Okay, enough shade-throwing. Today I'm here to talk about Third Albums. You may recall my lists about debut albums and second albums (I'll wait while you check those out), and today I'm continuing that theme.
There are so many bands I either became aware of with their third record, or who for me found their voice on said third record. I find most great bands peak somewhere in the three-to-five-album phase, as they separate themselves from their influences and form their own style. In some cases this creative breakthrough coincides with a major label signing, allowing the artists to freely explore their sound and songwriting without budgetary constraints, but sometimes it's simply a maturing process. Anyway, here are my ten favorite "third" albums (with a handful of Honorable Mentions)....
The Police - Zenyatta Mondatta
Key Tracks: "Don't Stand So Close to Me," "Bombs Away," "Shadows in the Rain"
Anthrax - Among the Living
Key Tracks: "Among the Living," "Caught in a Mosh," "I Am the Law"
Slayer - Reign in Blood
Key Tracks: "Angel of Death," "Necrophobic," "Raining Blood"
Faith No More - The Real Thing
Key Tracks: "Epic," "Falling to Pieces," "The Real Thing"
Corrosion of Conformity - Blind
Key Tracks: "Damned for All Time," "Dance of the Dead," "Vote With a Bullet"
Mastodon - Blood Mountain
Key Tracks: "The Wolf is Loose," "Bladecatcher," "This Mortal Soil"
Haken - The Mountain
Key Tracks: "Falling Back to Earth," "Pareidolia," "Somebody"
10. The Beatles - A Hard Day's Night
In 1964 The Beatles had conquered both the UK and the US, becoming such pop culture icons they were tapped to star in a feature film. Directed by Richard Lester, A Hard Day's Night starred the Fab Four as themselves, in a "day in the life" kind of story. The soundtrack album featured numerous classic early Beatles songs, like the energetic title track, the bittersweet "If I Fell," the instantly catchy "I Should've Known Better," the bluesy "You Can't Do That," and the morose "Things We Said Today." A Hard Day's Night followed up The Beatles' first two pop albums with slightly more mature content and showed a band beginning to experiment with their signature sound and broaden their musical range.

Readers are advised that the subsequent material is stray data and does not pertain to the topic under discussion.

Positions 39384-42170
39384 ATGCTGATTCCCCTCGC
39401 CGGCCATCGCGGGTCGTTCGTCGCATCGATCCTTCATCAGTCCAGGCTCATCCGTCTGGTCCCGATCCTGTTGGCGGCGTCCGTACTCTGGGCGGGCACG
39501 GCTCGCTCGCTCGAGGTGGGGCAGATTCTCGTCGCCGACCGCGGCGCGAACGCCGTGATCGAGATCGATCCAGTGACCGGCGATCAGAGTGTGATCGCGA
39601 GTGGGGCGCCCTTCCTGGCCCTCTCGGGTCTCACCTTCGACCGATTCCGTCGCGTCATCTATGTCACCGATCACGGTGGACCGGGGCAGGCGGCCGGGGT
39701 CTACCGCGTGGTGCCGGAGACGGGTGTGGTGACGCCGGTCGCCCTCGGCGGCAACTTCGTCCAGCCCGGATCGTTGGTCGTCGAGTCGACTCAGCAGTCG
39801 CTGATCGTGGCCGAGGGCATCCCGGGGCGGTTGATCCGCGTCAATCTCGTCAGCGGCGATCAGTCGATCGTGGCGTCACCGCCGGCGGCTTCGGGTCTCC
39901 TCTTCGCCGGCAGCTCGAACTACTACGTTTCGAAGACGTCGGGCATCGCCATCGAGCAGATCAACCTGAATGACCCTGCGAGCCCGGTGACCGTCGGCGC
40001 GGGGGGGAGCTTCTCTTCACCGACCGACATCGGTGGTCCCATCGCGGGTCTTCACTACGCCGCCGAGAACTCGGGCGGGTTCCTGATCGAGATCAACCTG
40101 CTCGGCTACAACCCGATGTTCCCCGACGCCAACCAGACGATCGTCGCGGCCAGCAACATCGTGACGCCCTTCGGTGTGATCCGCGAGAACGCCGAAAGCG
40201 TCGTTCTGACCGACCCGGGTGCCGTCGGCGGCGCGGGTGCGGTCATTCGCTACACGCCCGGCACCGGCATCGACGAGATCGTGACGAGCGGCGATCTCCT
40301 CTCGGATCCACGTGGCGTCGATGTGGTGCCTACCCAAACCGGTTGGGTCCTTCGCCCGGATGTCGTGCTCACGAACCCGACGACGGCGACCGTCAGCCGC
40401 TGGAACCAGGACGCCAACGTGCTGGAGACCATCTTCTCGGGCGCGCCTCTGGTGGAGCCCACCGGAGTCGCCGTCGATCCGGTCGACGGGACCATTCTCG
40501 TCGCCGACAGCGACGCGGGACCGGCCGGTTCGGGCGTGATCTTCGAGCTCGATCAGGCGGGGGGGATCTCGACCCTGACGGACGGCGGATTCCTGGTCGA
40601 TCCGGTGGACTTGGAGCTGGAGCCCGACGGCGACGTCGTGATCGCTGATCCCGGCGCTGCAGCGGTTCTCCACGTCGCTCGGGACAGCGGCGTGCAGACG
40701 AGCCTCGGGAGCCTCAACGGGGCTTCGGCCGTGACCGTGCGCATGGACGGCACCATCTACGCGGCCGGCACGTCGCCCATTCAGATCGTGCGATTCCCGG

Key Tracks: "And I Love Her," "You Can't Do That," "Things We Said Today"
9. Slipknot - Vol. 3: The Subliminal Verses
I cared not one whit about this nine-piece extreme metal outfit from Iowa until their third album. Produced by Rick Rubin, The Subliminal Verses saw the band temper their insanely aggressive style a bit and throw in some melody, making for a much more interesting set of songs. The band's trademark brutality is still there, but frontman Corey Taylor, weary of "all screaming all the time," actually does some singing to make each chorus stand out from the others, and they've even thrown in a bit of acoustic guitar and vocal harmonies into the mix. When I bought TSV it stayed in my car CD player for weeks and I listened to it on a loop. The single "Duality" instantly caught my attention with its sinister chorus hook, but the tragic-sounding "Vermillion part 1" is for me the band's greatest song. This record is still Slipknot's apex.
Key Tracks: "Duality," "Vermillion part 1," "Before I Forget"
8. Soundgarden - BadMotorFinger
Like many fans of this influential Seattle quartet, I first became aware of Soundgarden thanks to their gritty single "Outshined," which featured one of the most menacingly murky riffs I'd ever heard up to that point, in 7/4 time no less. Between the ugly detuned guitars and Chris Cornell's blistering vocals (RIP Chris, I still miss you like hell), I was hooked right away. The album's galloping opener "Rusty Cage" also caught my attention and became one of my favorite Soundgarden tunes, while tracks like the apocalyptic "New Damage" and the horn-infused "Drawing Flies" illustrated the band's unique mix of alternative rock and doom metal influences. I still consider Soundgarden the best of the Seattle grunge bands, and BMF is the moment they really arrived, only to release their masterwork a few years later.
Key Tracks: "Rusty Cage," "Outshined," "Drawing Flies"
7. Guster - Lost and Gone Forever
I resisted getting into this quirky alt-folk-rock band from Boston for years. My future wife loved them and tried to enlist me as a Guster fan several times before one song (the Beatles-esque "Red Oyster Cult" off Keep It Together) finally piqued my interest. From there I took a listen to the earliest Guster album she owned, 1999's Lost and Gone Forever, and that time it just clicked for me. I marveled at the band's eclectic songwriting and mix of sounds, becoming an instant fan of the bouncy "Barrel of a Gun," the moody "Fa Fa" (featuring a chill-inducing saxophone cue late in the song), and the layered vocals of the resentful "Happier" (the vocal interplay between Ryan Miller and Adam Gardner is one of Guster's auditory pleasures). This album's 44 minutes cruise by amid eleven diverse tunes, and two decades later Lost and Gone Forever holds up as their definitive record.
Key Tracks: "What You Wish For," "Barrel of a Gun," "Fa Fa"
6. Queens of the Stone Age - Songs for the Deaf